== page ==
- Paperback: 274 pages
- Publisher: Pearson Education; 1 edition (2004)
- Language: English
- ISBN-10: 8177586750
- ISBN-13: 978-8177586756
- Product Dimensions: 22 x 17 x 1.5 cm
- Average Customer Review: 3 customer reviews
Amazon Bestsellers Rank:
#74,437 in Books (See Top 100 in Books)
- #1192 in Computer Science Textbooks
UML for Java Programmers, 1e Paperback – 2004
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Most helpful customer reviews on Amazon.com
It only covers 5 of the 11 or so UML diagram types, but it covers the ones that will really be used by java programmers day-to-day, in design documents, whiteboards, etc. For each it talks about real world, practical approaches on how to use them to communicate ideas.
Bob Martin is an 'Agile' guy, and it really comes across in this book. A lot of his arguments come down to "A lot of the pomp and circumstance surrounding UML is pretty useless, except when it isn't", and while he tries to instill when that will be, that kind of knowledge reaslly only comes with experience. He also advocates that the diagrams should be 'lightweight enough to be thrown away', which is an opinion that can rub a lot of people the wrong way, is a very valid position. While there is nothing inherently 'good' or 'evil' about UML, it is often used to help create a 'documentation glut'. I have seen situations where the documentation falls out of sync with the code, or worse... the code can't change because the documentation cannot be updated (because of some beurocratic red tape). The author seems to have had some bad experiences along these lines, and seems to have a lot of reactionary thoughts.
This is good! while a couple of other reviews here have called such advice 'impractical' (which it can be in a lot of environments), the information in the book is very valuable and the thought provoking nature about 'be as lightweight as you can' and 'avoid the UML police' are useful as long as you can take them with a grain of salt and apply the advice judiciously in your own work environment.
I definitely recommend this book to Java Developers who need to better communicate their ideas to groups of other developers. After reading this, there are other references should you need to 'go down the UML Rabbit Hole' a little deeper. this book is better first though, because it puts the relevant diagrams into practical context.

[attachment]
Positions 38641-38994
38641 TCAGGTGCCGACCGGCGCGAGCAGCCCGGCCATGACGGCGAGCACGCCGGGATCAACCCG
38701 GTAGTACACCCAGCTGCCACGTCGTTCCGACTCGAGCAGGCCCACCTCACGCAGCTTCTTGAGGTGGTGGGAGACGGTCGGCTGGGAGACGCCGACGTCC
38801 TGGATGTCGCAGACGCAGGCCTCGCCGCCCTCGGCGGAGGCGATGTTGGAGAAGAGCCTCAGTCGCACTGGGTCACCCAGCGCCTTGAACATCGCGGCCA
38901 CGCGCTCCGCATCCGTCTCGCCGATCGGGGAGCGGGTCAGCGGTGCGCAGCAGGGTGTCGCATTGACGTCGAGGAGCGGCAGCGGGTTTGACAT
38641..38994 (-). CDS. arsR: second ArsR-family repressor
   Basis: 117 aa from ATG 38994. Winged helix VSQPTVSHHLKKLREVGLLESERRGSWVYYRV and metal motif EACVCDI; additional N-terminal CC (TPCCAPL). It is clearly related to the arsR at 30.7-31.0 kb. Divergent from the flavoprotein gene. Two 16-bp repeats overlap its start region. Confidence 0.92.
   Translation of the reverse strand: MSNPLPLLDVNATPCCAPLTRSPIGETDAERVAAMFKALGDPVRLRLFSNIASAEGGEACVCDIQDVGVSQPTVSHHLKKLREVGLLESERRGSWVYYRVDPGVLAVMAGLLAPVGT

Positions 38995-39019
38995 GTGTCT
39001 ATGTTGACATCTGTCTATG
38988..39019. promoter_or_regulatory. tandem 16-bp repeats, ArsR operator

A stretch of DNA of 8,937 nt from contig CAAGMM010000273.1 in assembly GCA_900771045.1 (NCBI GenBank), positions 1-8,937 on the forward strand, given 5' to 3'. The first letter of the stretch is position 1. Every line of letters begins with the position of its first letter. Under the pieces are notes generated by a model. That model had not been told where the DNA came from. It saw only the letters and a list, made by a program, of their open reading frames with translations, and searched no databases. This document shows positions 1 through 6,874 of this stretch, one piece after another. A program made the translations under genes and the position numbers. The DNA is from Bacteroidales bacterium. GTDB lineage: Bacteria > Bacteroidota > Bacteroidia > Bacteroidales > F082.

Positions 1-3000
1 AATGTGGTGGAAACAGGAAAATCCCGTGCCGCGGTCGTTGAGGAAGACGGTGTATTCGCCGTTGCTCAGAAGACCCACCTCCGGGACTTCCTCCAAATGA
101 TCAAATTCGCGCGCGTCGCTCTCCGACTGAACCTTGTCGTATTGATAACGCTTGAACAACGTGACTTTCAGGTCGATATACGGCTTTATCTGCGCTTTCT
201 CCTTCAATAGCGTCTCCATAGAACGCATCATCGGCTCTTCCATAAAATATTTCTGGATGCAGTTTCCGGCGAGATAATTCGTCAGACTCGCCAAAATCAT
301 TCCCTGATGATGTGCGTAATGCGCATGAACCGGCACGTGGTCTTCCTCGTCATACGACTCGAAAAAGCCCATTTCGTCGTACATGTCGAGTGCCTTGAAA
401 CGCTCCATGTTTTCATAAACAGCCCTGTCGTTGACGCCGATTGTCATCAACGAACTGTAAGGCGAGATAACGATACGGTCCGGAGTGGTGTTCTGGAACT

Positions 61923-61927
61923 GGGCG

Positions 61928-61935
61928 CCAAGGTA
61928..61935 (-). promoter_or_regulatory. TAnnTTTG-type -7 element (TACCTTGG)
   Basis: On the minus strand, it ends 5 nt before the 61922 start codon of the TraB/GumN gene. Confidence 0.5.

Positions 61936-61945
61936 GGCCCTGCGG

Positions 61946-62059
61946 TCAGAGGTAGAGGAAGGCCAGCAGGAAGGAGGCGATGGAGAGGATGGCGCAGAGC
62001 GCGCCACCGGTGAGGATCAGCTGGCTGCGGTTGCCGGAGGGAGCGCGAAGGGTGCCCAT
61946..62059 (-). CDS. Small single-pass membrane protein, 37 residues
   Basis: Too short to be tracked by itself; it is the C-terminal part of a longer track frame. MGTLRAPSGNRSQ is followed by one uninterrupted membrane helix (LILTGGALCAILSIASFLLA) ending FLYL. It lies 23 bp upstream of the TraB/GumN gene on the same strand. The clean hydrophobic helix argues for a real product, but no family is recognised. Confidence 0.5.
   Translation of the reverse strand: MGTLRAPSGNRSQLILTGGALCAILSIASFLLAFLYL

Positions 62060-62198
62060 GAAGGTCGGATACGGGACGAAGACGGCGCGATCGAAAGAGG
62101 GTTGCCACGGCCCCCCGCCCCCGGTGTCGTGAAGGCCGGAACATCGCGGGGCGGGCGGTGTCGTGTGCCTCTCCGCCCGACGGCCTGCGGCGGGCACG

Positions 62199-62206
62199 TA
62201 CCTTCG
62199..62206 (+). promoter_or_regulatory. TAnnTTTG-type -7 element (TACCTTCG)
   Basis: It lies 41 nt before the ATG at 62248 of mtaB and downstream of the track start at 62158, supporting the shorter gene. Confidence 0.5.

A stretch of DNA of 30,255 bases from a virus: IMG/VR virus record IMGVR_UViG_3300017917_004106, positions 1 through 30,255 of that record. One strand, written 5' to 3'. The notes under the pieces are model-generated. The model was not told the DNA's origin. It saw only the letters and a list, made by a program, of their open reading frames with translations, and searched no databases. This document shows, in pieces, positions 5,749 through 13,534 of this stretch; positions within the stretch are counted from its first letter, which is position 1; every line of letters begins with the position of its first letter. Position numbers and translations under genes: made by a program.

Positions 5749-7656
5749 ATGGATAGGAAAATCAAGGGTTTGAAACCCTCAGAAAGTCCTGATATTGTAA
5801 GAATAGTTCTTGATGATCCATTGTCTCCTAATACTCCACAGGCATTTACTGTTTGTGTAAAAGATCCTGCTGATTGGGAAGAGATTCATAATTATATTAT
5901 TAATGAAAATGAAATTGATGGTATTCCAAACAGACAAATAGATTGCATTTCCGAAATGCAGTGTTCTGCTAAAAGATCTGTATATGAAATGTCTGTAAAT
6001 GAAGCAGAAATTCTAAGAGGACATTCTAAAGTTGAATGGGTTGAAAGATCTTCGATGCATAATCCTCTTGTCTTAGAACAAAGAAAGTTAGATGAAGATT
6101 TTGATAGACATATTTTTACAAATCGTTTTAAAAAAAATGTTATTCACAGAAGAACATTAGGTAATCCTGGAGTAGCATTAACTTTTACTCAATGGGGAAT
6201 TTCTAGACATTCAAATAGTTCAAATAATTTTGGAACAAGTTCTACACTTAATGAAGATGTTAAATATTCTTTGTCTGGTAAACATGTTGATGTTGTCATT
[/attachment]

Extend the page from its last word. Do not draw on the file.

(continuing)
I love the liberal use of source code throughout this book. We model in order to write code and Bob Martin clearly presents that perspective in this book. If code is the goal then it is worthwhile understanding the relationship between our models and our code. While all of the example code is in Java I'd still recommend this book to anyone who wants to learn more about modeling and who has even a passing familiarity with Java. C++ or other programmers should have no problem reading it, for example.
I like that the author goes beyond just describing each of the UML diagrams and takes the opportunity to teach good design while he's at it. As just one example, the "Single Responsibility Principle (SRP)" is discussed. This principle tells us that "a class should have only one reason to change." In other words, don't put everything into one class. That's pretty obvious but it's still a common mistake. The book shows a brief snippet of Java code that violates this principle and then shows the UML for how to design it better. More importantly, we're told how to recognize this problem in UML diagrams we create or inherit.
This book addresses one of the big problems I've had with many other UML books--it tells the reader right upfront that not all diagrams are equally important. I love that the author tells us things like that "in the last decade I think I have drawn less than a dozen object diagrams of this kind." That's great to know! Because many other books try to cover every diagram and modeling technique they all end up appearing equally important. In this book Bob Martin tells us that he's only going to cover what we really need to know to be better Java programmers. He achieves that goal with flying colors.